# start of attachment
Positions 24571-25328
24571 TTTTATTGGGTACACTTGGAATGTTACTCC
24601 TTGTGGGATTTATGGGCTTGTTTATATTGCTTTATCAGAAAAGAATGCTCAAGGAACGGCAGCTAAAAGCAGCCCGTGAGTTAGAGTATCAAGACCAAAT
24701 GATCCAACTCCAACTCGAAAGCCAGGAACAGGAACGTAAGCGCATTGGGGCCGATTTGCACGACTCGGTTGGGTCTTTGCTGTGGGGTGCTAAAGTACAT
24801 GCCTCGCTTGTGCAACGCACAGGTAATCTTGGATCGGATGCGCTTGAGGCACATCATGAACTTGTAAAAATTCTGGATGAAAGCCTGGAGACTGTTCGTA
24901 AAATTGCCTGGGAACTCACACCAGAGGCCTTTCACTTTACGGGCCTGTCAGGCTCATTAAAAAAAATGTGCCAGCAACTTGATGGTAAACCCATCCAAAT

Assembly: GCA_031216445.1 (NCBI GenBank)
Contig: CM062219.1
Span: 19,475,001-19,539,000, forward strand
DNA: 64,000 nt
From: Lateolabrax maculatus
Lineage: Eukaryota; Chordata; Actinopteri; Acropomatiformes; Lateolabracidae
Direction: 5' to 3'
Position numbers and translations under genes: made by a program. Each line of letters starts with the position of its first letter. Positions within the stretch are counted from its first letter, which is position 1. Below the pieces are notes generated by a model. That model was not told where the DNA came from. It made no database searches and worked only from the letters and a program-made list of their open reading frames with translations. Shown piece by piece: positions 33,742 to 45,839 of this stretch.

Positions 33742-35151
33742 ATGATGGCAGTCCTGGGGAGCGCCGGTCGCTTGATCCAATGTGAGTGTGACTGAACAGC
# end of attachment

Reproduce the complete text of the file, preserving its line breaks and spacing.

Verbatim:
Positions 24571-25328
24571 TTTTATTGGGTACACTTGGAATGTTACTCC
24601 TTGTGGGATTTATGGGCTTGTTTATATTGCTTTATCAGAAAAGAATGCTCAAGGAACGGCAGCTAAAAGCAGCCCGTGAGTTAGAGTATCAAGACCAAAT
24701 GATCCAACTCCAACTCGAAAGCCAGGAACAGGAACGTAAGCGCATTGGGGCCGATTTGCACGACTCGGTTGGGTCTTTGCTGTGGGGTGCTAAAGTACAT
24801 GCCTCGCTTGTGCAACGCACAGGTAATCTTGGATCGGATGCGCTTGAGGCACATCATGAACTTGTAAAAATTCTGGATGAAAGCCTGGAGACTGTTCGTA
24901 AAATTGCCTGGGAACTCACACCAGAGGCCTTTCACTTTACGGGCCTGTCAGGCTCATTAAAAAAAATGTGCCAGCAACTTGATGGTAAACCCATCCAAAT

Assembly: GCA_031216445.1 (NCBI GenBank)
Contig: CM062219.1
Span: 19,475,001-19,539,000, forward strand
DNA: 64,000 nt
From: Lateolabrax maculatus
Lineage: Eukaryota; Chordata; Actinopteri; Acropomatiformes; Lateolabracidae
Direction: 5' to 3'
Position numbers and translations under genes: made by a program. Each line of letters starts with the position of its first letter. Positions within the stretch are counted from its first letter, which is position 1. Below the pieces are notes generated by a model. That model was not told where the DNA came from. It made no database searches and worked only from the letters and a program-made list of their open reading frames with translations. Shown piece by piece: positions 33,742 to 45,839 of this stretch.

Positions 33742-35151
33742 ATGATGGCAGTCCTGGGGAGCGCCGGTCGCTTGATCCAATGTGAGTGTGACTGAACAGC